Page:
Say, can my teenage daughter read your book?

My novel has officially been released for a week now, and one of the most fascinating and enjoyable parts is hearing all the different reactions to the story. Aspects of the story emerge which I’d never considered while writing it, such as quotes and character quirks and even whole themes. One of those I’m most thrilled about has been arriving in my inbox as a question:

“Is this something my teenage daughter could read?”

After all, two of the main characters are teens: Anniston is 13, quirky and precocious, though somewhat of a loner because of the lies and turmoil brewing in her family. Her best friend, Jed, is a teenage boy from the wrong side of the tracks, but with a heart of gold.

While I defer to the parents to ultimately make that decision, my personal answer is unequivocally


A small part of me might have been hesitant about this, initially. After all, the book, set in 1980, is a modern-day allegory of the rape and subsequent murders which occurred between King David’s children, in II Samuel 13. Though not graphically or gratuitously depicted in any way within my novel, it is obvious that these things do occur within the story.


…consider that Scholastic targets 11-13 year olds for the Hunger Games series.

…consider the frightening statistics from the U.S. Department of Justice about the horrors teens are experiencing in their daily lives.

…consider even more statistics, of which teens are largely impacted, from RAINN, one of the most highly respected organizations focusing on the prevention of seal assault and abuse.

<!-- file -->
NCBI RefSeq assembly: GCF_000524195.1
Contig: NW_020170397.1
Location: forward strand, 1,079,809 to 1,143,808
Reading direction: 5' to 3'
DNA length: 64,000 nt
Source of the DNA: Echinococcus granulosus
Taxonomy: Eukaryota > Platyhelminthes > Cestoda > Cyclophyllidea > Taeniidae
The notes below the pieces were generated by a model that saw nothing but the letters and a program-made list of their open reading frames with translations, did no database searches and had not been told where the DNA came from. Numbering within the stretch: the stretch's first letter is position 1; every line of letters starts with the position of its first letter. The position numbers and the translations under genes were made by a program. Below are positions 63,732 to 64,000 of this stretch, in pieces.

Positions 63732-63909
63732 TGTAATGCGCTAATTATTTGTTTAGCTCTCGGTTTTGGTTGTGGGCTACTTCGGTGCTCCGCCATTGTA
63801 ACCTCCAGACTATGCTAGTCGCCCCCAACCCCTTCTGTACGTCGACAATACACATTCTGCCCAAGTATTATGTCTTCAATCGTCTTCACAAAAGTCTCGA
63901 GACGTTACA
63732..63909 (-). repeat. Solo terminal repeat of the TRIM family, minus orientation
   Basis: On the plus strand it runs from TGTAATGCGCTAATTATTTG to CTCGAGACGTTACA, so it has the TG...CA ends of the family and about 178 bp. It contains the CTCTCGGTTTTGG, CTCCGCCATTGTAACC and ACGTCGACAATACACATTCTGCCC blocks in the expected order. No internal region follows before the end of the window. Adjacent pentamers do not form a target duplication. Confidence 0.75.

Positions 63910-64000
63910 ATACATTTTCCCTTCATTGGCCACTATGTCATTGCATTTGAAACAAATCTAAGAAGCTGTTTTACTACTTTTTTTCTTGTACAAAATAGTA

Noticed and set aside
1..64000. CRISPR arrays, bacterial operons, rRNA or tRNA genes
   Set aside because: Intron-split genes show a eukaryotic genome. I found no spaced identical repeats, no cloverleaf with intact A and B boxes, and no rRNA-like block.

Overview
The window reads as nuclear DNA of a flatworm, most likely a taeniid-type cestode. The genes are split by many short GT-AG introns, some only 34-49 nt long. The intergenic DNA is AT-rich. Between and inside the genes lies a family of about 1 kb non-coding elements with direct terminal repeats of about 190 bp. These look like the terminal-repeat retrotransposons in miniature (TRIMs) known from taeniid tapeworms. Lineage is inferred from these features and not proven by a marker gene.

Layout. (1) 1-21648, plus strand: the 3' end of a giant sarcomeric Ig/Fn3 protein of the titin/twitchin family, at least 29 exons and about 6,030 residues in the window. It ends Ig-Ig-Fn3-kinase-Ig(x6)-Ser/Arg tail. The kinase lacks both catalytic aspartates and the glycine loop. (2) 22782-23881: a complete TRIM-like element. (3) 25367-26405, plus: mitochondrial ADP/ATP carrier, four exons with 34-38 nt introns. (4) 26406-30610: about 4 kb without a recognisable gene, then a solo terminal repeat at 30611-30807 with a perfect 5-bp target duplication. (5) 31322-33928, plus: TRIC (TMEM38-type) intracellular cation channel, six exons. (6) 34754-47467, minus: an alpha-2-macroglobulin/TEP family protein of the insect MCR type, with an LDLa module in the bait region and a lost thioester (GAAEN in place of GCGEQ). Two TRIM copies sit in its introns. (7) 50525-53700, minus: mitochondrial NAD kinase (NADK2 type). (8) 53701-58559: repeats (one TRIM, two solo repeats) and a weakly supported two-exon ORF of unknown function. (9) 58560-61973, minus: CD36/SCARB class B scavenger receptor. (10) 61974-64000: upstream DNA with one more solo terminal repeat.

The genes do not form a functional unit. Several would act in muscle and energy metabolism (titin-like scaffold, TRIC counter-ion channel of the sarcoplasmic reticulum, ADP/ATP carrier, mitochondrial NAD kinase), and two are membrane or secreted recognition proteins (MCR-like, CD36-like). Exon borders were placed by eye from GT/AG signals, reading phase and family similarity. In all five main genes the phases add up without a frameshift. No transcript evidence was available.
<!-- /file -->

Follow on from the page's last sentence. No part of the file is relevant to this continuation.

…consider the number of teens in our schools and churches you probably already know who are dealing with things like cutting, domestic violence, sexual abuse.

Now, think about where these teens can find hope.

How Sweet the Sound is a novel written to give readers hope.

Hope that God is in the midst of pain.

Hope that the wounded can recover.

Hope that someone will believe in us when we can’t believe in ourselves.

Hope that beauty comes from within, no matter how scarred and ruined we may feel.

And hope that love wins.

So yeah, I’d say your teenage daughter can read this book.

I dare say, considering all the other forms of media vying for her attention, that she should.


“Don’t let anyone look down on you because you are young…” I Timothy 4:12




“Don’t let anyone look down on you because you are young…” I Timothy 4:12


What’s been happening during release week?!

Release week is a busy one, and the best part is seeing what folks think about the story, reading reviews, and participating in author interviews. I try to post them on twitter and my author Facebook site as much as I can, but thought it might be helpful to list the fun posts and reviews (and GIVEAWAYS!) which have going on so far this week. I’m so grateful for the warm embrace this story is receiving, and that readers are really finding hope within its pages.

A review by Josh Olds at Life is Story:

Interview with Kathy Harris and Divine Detour:

Review by Kay Quintin at Fresh Fiction:

Review and GIVEAWAY at Relz Reviewz:

Review at Kathryn Svendsen’s blog, Shelf Full of Books:


Pick up a copy of How Sweet the Sound today, in stores and online at your favorite bookseller nationwide! I’ll be much obliged!


Emerging from frozen pain

I was thrilled to see “Let it Go” from Frozen win an Oscar last night. Not only is it beautifully sung and scored, but the lyrics have become a sort of personal theme for my just-released novel.

How Sweet the Sound, at it’s essence, is about emerging.

Emerging from pain.

Emerging from darkness.

Emerging from lies.

Emerging from shame.

Because, as difficult as the opening scenes of this novel may be to read, they work together to demonstrate the power and beauty of the truth when it sets people free.

As Comfort, one of the protagonists hurt most deeply, says,

I feel like the disciple Peter, knowing I am called, hearing Jesus tell me that opening the door will bring freedom and not pain … that pressing through the mist will bring relief and not more shame.

Letting go isn’t about erasing or dismissing the past.

It’s about living free in spite if it.